Dunn begins the poem with a statement, ‘Just so it’s clear-‘, the harsh hyphen ensuring there is a break right at the start of the poem. This use of punctuation is almost as if Dunn is questioning the reader if they are sure they want to continue. The poem, and the represented movement towards happiness, is not a light undertaking, with Dunn warning us that there is much to consider on his metaphorical journey. The clarity of the opening statement is a direct contrast to much of the later moments in the poem, with the changing and confusing style used in stanzas two and three being juxtaposed here.
The idea of a ‘journey’ is introduced directly within the second stanza. Again, Dunn is ensuring that the reader knows exactly what they are getting into, he is clear and direct within this first stanza.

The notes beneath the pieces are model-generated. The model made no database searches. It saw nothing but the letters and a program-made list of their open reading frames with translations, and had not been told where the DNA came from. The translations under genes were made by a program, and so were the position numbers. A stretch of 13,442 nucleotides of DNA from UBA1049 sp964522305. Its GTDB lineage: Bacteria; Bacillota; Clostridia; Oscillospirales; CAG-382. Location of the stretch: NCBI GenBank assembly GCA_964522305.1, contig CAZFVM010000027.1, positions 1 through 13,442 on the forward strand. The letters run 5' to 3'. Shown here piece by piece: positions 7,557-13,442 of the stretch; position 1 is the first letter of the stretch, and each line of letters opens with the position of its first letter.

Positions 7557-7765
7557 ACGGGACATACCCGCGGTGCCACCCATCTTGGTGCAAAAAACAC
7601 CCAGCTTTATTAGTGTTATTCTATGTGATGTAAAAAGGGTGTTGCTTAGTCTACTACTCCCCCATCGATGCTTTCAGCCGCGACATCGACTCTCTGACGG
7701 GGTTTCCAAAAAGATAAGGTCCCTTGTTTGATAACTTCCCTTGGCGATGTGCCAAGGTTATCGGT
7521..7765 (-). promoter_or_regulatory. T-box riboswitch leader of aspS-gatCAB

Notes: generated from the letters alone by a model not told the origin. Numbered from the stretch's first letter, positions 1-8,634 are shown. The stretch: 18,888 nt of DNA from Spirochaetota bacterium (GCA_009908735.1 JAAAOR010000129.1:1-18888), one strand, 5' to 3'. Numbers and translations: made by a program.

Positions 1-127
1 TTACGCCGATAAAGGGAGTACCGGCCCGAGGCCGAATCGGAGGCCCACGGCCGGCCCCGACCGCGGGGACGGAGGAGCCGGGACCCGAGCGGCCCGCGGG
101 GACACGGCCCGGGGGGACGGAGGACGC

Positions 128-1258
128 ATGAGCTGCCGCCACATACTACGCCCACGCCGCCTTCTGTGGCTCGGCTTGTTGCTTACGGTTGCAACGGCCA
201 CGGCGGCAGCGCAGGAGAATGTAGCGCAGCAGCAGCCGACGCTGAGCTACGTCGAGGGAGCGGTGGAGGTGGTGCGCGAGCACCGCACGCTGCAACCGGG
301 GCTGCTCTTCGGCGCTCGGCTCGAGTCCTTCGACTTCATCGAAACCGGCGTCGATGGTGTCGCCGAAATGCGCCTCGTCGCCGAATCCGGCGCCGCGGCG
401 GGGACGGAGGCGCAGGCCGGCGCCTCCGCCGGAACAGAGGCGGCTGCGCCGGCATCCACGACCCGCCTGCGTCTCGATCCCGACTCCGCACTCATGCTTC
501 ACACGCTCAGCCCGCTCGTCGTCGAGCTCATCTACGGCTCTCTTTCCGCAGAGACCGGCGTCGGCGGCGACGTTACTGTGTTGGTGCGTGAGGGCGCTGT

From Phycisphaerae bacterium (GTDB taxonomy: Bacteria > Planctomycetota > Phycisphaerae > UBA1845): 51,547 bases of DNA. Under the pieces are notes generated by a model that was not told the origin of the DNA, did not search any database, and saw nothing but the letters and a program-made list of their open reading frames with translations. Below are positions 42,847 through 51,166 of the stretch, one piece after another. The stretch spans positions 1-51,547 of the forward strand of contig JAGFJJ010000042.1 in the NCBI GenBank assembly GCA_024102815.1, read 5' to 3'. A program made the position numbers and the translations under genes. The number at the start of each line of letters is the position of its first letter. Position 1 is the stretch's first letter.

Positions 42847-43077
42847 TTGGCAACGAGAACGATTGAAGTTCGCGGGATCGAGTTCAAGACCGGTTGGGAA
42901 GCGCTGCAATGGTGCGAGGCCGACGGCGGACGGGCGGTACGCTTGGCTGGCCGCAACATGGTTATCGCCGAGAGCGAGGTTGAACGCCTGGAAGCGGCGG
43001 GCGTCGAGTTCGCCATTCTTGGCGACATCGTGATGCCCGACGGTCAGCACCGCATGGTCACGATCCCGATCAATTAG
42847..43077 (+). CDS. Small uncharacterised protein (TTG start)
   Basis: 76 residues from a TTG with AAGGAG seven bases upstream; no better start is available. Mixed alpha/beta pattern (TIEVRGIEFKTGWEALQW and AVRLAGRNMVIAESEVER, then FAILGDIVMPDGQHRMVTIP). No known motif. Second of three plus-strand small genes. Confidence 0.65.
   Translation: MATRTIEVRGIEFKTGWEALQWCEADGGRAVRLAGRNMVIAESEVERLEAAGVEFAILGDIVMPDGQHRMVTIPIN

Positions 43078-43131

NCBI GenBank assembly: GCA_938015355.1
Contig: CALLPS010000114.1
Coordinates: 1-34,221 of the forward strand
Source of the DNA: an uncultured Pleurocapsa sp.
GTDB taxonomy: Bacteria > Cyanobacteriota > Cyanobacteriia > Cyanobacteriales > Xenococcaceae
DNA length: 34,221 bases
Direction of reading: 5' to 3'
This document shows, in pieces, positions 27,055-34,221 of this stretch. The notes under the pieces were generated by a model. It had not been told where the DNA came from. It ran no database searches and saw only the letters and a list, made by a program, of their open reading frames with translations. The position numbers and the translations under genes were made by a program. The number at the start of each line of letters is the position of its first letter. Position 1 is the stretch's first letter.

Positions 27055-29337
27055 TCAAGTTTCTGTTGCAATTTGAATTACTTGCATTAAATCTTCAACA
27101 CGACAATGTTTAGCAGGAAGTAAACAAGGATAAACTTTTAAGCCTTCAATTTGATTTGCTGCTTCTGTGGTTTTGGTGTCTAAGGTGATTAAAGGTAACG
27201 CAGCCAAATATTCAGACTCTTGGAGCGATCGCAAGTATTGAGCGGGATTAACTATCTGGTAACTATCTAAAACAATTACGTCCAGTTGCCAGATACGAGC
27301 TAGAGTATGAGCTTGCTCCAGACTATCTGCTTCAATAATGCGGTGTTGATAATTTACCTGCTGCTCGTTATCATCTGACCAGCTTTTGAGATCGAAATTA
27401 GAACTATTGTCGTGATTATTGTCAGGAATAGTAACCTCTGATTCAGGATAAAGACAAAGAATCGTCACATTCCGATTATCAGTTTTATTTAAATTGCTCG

Dunn then moves to name things and ‘unwritten laws’ that must be followed when embarking on the journey. He cleverly mixes things that would be needed on an actual journey, such as ‘hiking boots’, with those which are going to be needed on the metaphorical journey to happiness, such as ‘endurance’ and not ‘whining’. This balance of literal items, told through clear instructions, ‘pack food’, creates a sense that Dunn is instructing us merely on what to pack. This opening stanza sets up the rest of the poem, we are about to take a journey. Indeed, ‘Before We Leave’, we must remember all the things he tells us, preparing for what is to come.
In this journey, the journey to happiness, ‘there will be times when you’ll be afraid’. In these moments of uncertainty, Dunn wills us to ‘hold hands’, the physical connection and companionship of ‘trembl[ing] together’, allowing us to feel safe, even when we are not. Dunn preaches that companionship and other people are vital on the road to happiness, this is a journey that is indeed experienced ‘alone’, but is not necessarily taken ‘alone’.
Where are we going?
It’s not an issue of here or there.
And if you ever feel you can’t
Trudge on. In the higher regions,
where the footing is unsure,
to trudge is to survive.